Moreover, elephant ears may compete with other plants for available nutrients if planted relatively closer. Growing elephant ears in a planter or a pot may be challenging since the container is often too small.

Here’s What You Can Do to Save Your Plant

It is preferred that elephant ears be planted at four feet from your plants, be it elephant ears or other houseplants. Your elephant ear and the plants around it may need to be dug out and moved.

Planting elephant ears in a bigger pot may help with any problems you’re experiencing with them in a smaller one.

Cutting The Dead Leaves Off of Your Elephant Ear Plant

If most of the elephant ear plant is healthy, but a few leaves have withered, remove them to keep the plant looking its best.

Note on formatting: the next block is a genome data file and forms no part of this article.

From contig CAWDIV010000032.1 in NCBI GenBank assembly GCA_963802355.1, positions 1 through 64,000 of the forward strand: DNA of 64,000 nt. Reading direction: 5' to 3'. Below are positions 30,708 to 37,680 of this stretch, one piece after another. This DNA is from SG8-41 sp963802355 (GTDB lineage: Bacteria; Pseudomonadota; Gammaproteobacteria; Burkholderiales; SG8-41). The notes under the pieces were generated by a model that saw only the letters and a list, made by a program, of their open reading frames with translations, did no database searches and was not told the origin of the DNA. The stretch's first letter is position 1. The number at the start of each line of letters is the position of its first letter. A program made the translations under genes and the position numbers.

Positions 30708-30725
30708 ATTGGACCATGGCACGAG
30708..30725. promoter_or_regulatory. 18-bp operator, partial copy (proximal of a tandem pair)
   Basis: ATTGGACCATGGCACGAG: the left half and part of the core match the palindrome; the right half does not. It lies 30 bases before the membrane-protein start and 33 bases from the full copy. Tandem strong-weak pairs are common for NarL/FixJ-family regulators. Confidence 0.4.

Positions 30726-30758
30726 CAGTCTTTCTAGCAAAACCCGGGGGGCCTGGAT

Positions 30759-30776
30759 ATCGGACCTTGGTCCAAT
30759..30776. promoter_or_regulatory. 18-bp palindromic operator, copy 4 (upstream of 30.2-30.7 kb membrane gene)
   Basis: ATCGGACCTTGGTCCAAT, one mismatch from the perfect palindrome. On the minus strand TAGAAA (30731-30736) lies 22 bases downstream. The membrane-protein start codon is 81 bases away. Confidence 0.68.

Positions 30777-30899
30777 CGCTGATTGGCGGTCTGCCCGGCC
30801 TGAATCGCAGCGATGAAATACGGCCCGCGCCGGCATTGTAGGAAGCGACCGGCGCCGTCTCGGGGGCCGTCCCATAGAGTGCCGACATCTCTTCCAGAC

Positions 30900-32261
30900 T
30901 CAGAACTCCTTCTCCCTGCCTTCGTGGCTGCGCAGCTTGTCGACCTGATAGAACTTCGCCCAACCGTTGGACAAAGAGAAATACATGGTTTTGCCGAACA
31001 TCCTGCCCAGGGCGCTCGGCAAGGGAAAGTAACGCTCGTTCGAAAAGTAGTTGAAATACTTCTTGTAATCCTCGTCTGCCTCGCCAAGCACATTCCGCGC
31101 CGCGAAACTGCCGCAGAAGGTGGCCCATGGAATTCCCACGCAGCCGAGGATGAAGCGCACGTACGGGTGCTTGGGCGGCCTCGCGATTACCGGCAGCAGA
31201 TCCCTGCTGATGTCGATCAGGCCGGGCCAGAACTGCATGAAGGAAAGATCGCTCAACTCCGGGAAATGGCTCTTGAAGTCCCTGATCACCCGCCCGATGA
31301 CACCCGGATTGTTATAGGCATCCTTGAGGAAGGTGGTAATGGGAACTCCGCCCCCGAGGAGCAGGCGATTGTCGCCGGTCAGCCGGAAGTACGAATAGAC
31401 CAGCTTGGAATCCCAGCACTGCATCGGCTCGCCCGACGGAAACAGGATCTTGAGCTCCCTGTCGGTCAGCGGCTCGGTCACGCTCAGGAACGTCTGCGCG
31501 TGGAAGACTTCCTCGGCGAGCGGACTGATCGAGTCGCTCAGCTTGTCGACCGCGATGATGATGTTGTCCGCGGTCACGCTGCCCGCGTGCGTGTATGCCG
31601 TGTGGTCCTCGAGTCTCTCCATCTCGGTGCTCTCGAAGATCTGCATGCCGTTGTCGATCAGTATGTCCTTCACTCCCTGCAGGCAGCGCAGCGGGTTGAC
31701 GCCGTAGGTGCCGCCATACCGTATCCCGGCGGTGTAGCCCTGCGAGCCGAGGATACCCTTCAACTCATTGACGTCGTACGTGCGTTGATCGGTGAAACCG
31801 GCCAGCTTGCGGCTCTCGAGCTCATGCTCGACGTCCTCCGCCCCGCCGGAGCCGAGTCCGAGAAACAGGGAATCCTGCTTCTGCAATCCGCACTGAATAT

Using this strategy so your plant can focus on producing new leaves while still obtaining the nutrients it needs from the old ones.

In hardiness zones 7 – 9, elephant ear plants lose their leaves to the first frost of the year and perish for the season.

Here, you may remove the browning leaves and begin over. If you wait until the temperature heats up again, most likely in the summer or spring, you should see the first hints of new growth.

Our Final Thoughts

It is well-known that taking care of houseplants is complicated. Each plant prefers a different kind of environment and quantity of water.

There is a wide variety of potential causes for the demise of your elephant ear plant. The most likely explanation is that they aren’t getting the proper amount of sunlight or water in their environment.

However, the issue could also be that there is a shortage of room or nutrients or that they are being grown in the incorrect climate.

You should be able to rescue your plant if you can immediately determine the issue and take the appropriate action. We hope this article sheds some light on the possible reasons why your plant is perishing and what you can do to save it.